With his “political capital” exhausted and approval ratings in the toilet, President George W. Bush Saturday returned to an extremist right-wing agenda, urging the Senate to pass a constitutional ban on same-sex marriage — an obvious congressional election-year pitch to conservatives whose enthusiasm for him has cooled.

Bush plans to follow up his Saturday remarks with a White House event on Monday to promote the anti-gay marriage amendment and other conservative agenda items but the President’s once-solid conservative base isn’t buying the new Bush.

“I’m going to go and hear what he says, but we already know it is a ruse,” Joe Glover, president of the Family Policy Network, which opposes gay marriage, told the Los Angeles Times. “We’re not buying it. We’re going to go and watch the dog-and-pony show, [but] it’s too little, too late.”

The Senate next week plans to debate a proposed amendment against gay marriage, though it is believed to have little chance of passing.

“Marriage is the most enduring and important human institution, honored and encouraged in all cultures and by every religious faith,” Bush said in his weekly radio address.

“Ages of experience have taught us that the commitment of a husband and a wife to love and to serve one another promotes the welfare of children and the stability of society.”

Bush said a constitutional amendment was needed to keep “activist” judges from overturning efforts by some state legislatures to ban gay marriage.

But Joe Solmonese, president of the Human Rights Campaign, accused Bush of using the radio address to “appease his right-wing conservative base.”

“At a time when Americans are tuning in to hear about issues they care about, he chose to spend the time advocating writing discrimination into the Constitution.”

Bush spoke out in favor of a ban on gay marriage during the 2004 presidential election race, when the issue’s appearance on local ballots helped turn out Republican supporters in key states, but some conservatives complain that he has done little more than talk about it.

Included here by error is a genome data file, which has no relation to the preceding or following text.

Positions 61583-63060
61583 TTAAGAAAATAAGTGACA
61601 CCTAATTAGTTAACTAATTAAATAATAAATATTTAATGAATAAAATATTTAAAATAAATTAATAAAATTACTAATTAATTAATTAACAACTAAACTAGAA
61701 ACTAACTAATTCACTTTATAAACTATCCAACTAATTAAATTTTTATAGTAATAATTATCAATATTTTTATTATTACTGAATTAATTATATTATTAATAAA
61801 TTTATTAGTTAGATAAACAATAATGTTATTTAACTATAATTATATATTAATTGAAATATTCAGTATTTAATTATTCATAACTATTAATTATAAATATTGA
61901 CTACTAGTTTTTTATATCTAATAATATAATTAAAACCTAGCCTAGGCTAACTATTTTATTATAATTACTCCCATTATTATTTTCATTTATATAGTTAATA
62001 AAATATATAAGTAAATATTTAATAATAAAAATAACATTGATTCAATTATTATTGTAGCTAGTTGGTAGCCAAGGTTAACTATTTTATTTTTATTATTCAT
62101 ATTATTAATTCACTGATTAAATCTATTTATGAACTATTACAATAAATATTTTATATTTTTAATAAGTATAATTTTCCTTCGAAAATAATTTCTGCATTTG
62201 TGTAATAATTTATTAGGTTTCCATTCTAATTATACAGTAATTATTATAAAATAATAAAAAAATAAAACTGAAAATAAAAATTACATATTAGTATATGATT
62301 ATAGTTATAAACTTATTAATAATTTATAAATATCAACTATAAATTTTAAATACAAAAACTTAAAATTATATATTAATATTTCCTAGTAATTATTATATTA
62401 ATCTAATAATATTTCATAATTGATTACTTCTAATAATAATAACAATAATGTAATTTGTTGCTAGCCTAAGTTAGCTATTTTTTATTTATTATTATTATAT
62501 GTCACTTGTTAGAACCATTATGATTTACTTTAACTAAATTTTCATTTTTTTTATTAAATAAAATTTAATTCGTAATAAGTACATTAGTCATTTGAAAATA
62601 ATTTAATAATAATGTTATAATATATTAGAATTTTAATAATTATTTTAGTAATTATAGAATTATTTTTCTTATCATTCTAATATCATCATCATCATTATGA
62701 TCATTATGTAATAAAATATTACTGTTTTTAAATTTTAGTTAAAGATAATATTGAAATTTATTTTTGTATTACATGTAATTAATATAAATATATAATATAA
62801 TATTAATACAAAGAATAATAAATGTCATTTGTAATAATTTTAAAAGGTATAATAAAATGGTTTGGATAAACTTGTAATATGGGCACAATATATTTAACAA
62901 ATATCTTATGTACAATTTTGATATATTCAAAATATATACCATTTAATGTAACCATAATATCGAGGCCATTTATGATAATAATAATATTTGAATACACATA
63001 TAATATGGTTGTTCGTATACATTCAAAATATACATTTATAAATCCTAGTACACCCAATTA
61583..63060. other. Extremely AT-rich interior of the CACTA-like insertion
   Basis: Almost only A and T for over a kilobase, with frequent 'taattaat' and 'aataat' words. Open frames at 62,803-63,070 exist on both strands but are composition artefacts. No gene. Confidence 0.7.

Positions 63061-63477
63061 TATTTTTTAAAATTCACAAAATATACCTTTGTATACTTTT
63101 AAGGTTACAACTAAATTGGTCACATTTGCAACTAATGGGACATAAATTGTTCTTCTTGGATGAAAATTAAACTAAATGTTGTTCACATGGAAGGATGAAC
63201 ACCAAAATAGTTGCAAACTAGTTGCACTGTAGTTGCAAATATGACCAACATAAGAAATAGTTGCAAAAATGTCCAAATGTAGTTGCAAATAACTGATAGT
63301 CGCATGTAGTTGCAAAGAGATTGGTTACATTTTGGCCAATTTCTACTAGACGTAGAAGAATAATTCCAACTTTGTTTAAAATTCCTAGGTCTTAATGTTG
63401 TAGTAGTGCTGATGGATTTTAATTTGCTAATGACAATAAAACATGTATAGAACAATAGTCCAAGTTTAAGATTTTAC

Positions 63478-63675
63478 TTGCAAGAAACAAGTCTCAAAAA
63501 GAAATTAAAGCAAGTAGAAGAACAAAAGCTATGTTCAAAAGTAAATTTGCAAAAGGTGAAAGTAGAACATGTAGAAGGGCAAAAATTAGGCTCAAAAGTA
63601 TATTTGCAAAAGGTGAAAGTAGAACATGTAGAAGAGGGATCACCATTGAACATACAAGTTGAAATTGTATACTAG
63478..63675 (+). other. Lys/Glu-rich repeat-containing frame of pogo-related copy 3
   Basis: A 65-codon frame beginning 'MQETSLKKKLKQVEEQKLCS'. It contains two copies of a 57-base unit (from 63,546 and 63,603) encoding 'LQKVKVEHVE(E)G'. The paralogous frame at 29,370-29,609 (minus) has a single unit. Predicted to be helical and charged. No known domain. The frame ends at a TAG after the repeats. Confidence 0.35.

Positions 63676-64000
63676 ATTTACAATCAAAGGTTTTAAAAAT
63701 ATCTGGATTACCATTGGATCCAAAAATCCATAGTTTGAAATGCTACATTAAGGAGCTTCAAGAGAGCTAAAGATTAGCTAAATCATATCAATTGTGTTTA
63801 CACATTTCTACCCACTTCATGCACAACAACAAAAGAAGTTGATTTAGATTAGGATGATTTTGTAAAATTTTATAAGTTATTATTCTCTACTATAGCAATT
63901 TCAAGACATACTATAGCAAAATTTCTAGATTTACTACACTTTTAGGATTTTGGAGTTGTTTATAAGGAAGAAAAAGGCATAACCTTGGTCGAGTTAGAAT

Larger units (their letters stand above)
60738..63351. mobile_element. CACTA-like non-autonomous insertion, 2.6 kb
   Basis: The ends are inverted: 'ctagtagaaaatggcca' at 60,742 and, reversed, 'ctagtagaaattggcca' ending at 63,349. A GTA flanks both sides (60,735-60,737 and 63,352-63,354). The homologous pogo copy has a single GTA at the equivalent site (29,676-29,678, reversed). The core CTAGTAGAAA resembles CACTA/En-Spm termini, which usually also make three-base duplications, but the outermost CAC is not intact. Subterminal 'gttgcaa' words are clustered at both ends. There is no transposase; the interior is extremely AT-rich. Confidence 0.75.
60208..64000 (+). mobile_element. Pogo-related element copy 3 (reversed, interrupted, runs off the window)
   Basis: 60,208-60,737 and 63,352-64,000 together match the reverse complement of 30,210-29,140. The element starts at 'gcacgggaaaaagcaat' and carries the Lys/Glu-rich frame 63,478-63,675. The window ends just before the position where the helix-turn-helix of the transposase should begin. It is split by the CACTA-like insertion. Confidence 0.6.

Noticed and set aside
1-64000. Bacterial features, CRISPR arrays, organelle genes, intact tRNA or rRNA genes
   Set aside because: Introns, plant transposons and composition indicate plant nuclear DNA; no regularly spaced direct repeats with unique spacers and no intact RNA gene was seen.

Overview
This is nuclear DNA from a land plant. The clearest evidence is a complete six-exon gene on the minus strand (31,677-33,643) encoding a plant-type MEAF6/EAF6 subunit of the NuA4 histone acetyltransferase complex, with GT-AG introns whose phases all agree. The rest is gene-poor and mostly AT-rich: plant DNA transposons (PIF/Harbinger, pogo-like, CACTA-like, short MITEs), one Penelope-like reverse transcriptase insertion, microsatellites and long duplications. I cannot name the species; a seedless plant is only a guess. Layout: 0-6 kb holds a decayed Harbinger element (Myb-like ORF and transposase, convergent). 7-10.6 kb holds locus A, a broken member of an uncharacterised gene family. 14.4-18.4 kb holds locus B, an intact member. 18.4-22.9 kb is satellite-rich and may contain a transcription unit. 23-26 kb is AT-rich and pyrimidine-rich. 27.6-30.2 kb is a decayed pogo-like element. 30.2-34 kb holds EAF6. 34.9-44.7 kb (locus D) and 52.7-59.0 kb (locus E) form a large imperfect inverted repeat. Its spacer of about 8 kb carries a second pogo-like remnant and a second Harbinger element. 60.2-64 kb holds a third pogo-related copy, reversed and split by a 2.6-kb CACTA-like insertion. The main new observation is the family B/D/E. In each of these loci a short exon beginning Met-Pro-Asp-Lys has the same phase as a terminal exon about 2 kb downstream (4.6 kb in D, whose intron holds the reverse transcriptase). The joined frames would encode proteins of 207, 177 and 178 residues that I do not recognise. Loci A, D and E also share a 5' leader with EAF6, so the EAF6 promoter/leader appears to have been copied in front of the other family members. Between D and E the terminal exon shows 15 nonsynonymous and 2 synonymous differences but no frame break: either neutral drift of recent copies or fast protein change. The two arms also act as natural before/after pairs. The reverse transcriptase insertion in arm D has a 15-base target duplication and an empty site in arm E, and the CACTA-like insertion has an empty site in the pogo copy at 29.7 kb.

He is raising his profile on the issue as he grapples with approval ratings near 30 percent, a low for his presidency.

Bush once could count on overwhelming conservative support but the Iraq war and several political blunders have cost him some of that backing, leaving many Republicans fearful of losing control of Congress to Democrats in November.

Bush’s wife, Laura, has said she did not think the gay-marriage issue should be used to score political points in an election year.

“I don’t think it should be used as a campaign tool, obviously,” Laura Bush told Fox news in a mid-May interview. “But I do think it’s something that people in the United States want to debate.”

Bush plans to promote the marriage amendment again on Monday in a White House meeting with community leaders, constitutional scholars and clergy who support the ban on same-sex unions.

Bush cited four states, Washington, California, Maryland and New York, in which he said local courts had “overturned laws protecting marriage” since 2004, and pointed to a Nebraska federal judge who removed a state ban on same-sex marriage.

Gay marriage has been an increasingly divisive issue since a Massachusetts court ruled in 2003 that the state legislature could not ban it, paving the way for America’s first same-sex marriages the following year.

The Senate Judiciary Committee approved the amendment along party lines on May 18. But it must pass both houses of Congress by a two-thirds majority and then be approved by at least 38 states to become law. A similar measure failed in 2004.

The bill’s sponsor, Sen. Wayne Allard, a Colorado Republican, has acknowledged he has far fewer than the 67 votes needed to win passage.

At least 13 states have passed their own amendments banning gay marriage. Vermont and Connecticut have legalized civil unions. Just over half of all Americans oppose same-sex marriage, a March poll by the Pew Research center showed.